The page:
Lebanon: France to donate $8.3 mln to Beirut hospital at heart of coronavirus fight

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France has pledged to donate 7 million euros ($8.32 million) to Lebanon’s Rafik Hariri University Hospital that has been at the center of the country’s coronavirus response, the hospital’s head Firass Abiad said in a tweet on Wednesday.

France’s President Emmanuel Macron visited Beirut this week for the second time since the August 4 explosion at the Beirut port, meeting with new Prime Minister-designate Mustapha Adib as well as legendary Lebanese singer Fairuz.

The blast damaged half of the city’s hospitals, and while the Rafik Hariri hospital was left undamaged, the hospital has played an integral role in treating COVID-19 patients and providing healthcare access to vulnerable populations in Lebanon, including refugees. Lebanon has recently seen a surge in coronavirus cases after the explosion, putting the hospital under additional stress.

Lebanon is currently facing its worst economic crisis in decades, and at the end of 2019, hospitals were sounding warning calls that they were facing supply shortages as they could not pay for their imports. A shortage of dollars in the country, needed to pay for imports, has meant that many importers have not been able to secure enough dollars to pay for goods.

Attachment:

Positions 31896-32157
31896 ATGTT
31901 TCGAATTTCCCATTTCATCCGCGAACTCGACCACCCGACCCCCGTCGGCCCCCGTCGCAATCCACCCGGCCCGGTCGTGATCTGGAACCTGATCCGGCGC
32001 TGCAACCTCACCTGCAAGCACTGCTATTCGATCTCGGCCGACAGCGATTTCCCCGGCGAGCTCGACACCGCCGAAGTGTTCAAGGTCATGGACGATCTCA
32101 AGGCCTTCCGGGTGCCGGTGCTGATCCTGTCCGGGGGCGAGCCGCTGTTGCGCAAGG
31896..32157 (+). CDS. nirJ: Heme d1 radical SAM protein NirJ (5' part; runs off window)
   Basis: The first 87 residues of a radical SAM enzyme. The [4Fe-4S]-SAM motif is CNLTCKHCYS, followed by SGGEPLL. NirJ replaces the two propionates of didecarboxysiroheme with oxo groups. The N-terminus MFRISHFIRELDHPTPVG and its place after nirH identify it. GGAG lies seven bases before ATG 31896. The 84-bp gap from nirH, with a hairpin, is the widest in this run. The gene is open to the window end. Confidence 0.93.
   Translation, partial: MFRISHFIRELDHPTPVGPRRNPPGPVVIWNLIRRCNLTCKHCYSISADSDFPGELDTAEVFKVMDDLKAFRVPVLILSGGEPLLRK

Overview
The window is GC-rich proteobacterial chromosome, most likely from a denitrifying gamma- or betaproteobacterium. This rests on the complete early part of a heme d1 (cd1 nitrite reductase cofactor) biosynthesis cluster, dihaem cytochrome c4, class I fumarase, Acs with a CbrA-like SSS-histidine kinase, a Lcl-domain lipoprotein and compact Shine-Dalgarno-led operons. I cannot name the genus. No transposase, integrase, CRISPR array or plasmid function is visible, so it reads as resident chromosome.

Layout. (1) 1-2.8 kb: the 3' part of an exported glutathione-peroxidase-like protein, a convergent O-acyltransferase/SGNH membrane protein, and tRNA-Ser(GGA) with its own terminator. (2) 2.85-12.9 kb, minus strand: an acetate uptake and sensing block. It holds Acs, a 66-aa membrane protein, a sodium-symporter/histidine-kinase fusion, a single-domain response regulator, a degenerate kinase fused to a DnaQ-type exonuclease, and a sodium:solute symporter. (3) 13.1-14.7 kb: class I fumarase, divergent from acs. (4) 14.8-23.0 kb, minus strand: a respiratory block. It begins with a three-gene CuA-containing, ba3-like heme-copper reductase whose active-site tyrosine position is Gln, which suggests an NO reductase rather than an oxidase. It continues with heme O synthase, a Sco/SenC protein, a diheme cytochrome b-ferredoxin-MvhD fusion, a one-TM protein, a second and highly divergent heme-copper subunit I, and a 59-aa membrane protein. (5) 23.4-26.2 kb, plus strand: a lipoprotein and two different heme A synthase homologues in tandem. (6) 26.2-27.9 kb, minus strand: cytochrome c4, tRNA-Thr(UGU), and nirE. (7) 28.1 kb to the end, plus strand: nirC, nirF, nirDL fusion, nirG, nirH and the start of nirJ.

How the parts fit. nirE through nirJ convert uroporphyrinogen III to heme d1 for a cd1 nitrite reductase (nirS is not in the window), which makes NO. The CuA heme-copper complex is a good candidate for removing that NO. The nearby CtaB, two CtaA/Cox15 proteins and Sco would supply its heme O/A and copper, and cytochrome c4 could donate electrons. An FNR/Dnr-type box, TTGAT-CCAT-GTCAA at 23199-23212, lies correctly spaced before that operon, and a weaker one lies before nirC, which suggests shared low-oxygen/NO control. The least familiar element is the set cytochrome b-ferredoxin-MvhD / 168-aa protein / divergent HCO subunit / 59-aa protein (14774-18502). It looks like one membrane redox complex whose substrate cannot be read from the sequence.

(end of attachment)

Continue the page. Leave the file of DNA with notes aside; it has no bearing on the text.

French President Emmanuel Macron plants a cedar with members of the NGO Jouzour Loubnan in Jaj, near Beirut, Tuesday Sept. 1, 2020. (AP)
French President Emmanuel Macron plants a cedar with members of the NGO Jouzour Loubnan in Jaj, near Beirut, Tuesday Sept. 1, 2020. (AP)

The health care system in the country is also in disarray from years of mismanagement, with the government owing private facilities an estimated $1.3 billion in unpaid dues as of 2019 – used to pay staff and purchase medical supplies – since 2011. In March, doctors treating coronavirus at Rafik Hariri hospital said they would go on strike due to “the dangers, hardships, and harsh conditions under which hospital staff suffer, and the indifference that has become evident by management and stakeholders.”

One health official told Al Arabiya English that now payments have nearly stopped completely.

“Five years ago, [Rafik Hariri hospital] was going from one crisis to another, becoming a symbol of failing governmental institutions. Now, after years of administrative rehabilitation, it stands at the forefront of healthcare delivery, at a time of great need, a pandemic,” Abiad said on Twitter.

Read more: Coronavirus puts spotlight on Lebanon’s ailing public healthcare system

The donation comes as Macron attempts to play an increased role in Lebanon following the blasts. On Tuesday, Macron announced he was willing to host an international conference on how to help Lebanon in mid-October, but he has also warned that the new government must make serious reforms.

The French president has given Adib two weeks to form a government – a process that typically takes months in Lebanon – and has charged the new prime minister with implementing a roadmap to help make the country make a U-turn. The country has suffered from years of corruption and mismanagement that led to the country’s expedited economic downfall that began in mid-2019 and ultimately was responsible for the deadly blasts at the port.

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If no reforms are made “I will tell the international community that we can’t help Lebanon but also explain to the Lebanese people that your leaders decided it would be so,” Macron told reporters. “It’s time for Lebanon and its authorities to draw the lessons from the tragedy.”

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